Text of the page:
How to Ice a Sprain, Strain or other Acute Injury

Whether you are a weekend warrior or serious athlete sprains and strains can and probably will happen to all of us at some stage. From a mildly sprained ankle to a severely strained (torn) calf; such an injury can keep you from participating in the activity you love. Whilst the severity or location of the sprain or strain may vary your response to it shouldn’t. Appropriate and timely action for a sprain or strain will get you back into sport more quickly and safely than  doing nothing at all.

Correct first aid for a sprain, strain or any other acute injury is essential if you want to achieve the fastest possible recovery. The most accepted approach today is R.I.C.E.R

  • Rest
  • Ice
  • Compression
  • Elevation
  • Referral


To some this might sound blindingly obvious but resting the injured area will help to prevent further damage and allow time for the injury to be assessed. Continued activity on an injured area may increase circulation to the area and therefore encourage further bleeding, swelling, damage and pain.


Best applied for the first 48hrs post injury for 20min every 3-4 hrs. Icing every 3-4 hrs is a rough guide because you should actually allow the area. The application of ice is thought to help reduce the amount of bleeding and swelling in the injured area. There are several ways to apply ice but it is best not to apply the ice directly onto bare skin. You can use a purpose made icepack but other suitable ways to apply ice include ice wrapped in a towel, a bag of frozen vegetables wrapped in a cloth or immersion in an ice bath. Whichever method you use don’t ice the area for more than 20minutes at a time as this may cause further damage to the local tissue.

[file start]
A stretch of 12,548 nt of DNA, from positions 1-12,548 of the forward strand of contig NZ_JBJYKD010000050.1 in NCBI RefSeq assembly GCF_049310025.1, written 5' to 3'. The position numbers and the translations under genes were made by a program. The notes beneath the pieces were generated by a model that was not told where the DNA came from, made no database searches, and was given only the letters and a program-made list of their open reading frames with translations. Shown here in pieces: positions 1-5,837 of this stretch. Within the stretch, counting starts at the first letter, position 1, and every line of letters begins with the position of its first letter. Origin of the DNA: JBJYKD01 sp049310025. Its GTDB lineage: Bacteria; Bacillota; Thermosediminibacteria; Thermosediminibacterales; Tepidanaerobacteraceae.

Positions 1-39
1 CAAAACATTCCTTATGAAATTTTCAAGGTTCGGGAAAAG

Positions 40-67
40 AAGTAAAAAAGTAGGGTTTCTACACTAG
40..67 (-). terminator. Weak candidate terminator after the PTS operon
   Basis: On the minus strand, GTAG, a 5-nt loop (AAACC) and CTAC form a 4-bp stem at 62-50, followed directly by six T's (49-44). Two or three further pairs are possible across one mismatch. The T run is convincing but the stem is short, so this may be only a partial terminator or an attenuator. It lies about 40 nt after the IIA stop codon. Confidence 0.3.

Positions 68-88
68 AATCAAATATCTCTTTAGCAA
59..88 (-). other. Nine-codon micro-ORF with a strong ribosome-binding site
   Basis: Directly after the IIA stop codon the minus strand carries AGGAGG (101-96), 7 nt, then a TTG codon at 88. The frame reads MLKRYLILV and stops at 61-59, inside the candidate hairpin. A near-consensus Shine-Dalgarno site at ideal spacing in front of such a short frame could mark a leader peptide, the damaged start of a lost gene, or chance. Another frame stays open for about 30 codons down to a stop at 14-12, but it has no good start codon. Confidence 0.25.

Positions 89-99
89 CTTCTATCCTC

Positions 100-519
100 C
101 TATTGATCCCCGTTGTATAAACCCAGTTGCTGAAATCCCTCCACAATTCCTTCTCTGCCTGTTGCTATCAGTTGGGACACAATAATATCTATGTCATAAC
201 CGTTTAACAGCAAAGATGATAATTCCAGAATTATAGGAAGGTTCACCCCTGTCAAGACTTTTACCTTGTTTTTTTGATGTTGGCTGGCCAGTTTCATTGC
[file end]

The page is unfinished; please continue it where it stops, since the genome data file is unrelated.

Compression serves two main purposes. Applying a compression bandage will decrease the amount of swelling and bleeding than the use of ice alone. It also provides support and some protection for the injury. Using an elasticated bandage wrap the area overlapping the bandage by one half of its width as you go. Be careful not to apply the bandage too tightly as this will cut off too much circulation. If the area becomes cold to touch, starts to go blue or goes to sleep take the bandage off an reapply a little more loosely.


Wherever possible raise the injured area above the level of the heart. Elevating the area is thought to assist in reducing the swelling in the local area. It may also assist in reducing pain.


Referral means that you should seek advice from a registered health professional as soon as is practical. Early diagnosis and treatment will get you back to your favourite as quick as possible. Using Acupuncture and Chinese herbal medicine we are able to start support of the sprain/strain immediately

About Ian Murray

Ian is a registered acupuncturist and Chinese Herbal Medicine practitioner at Kenmore Centre for Health. This website contains general information about medical conditions and treatments. The information is not advice, and should not be treated as such.
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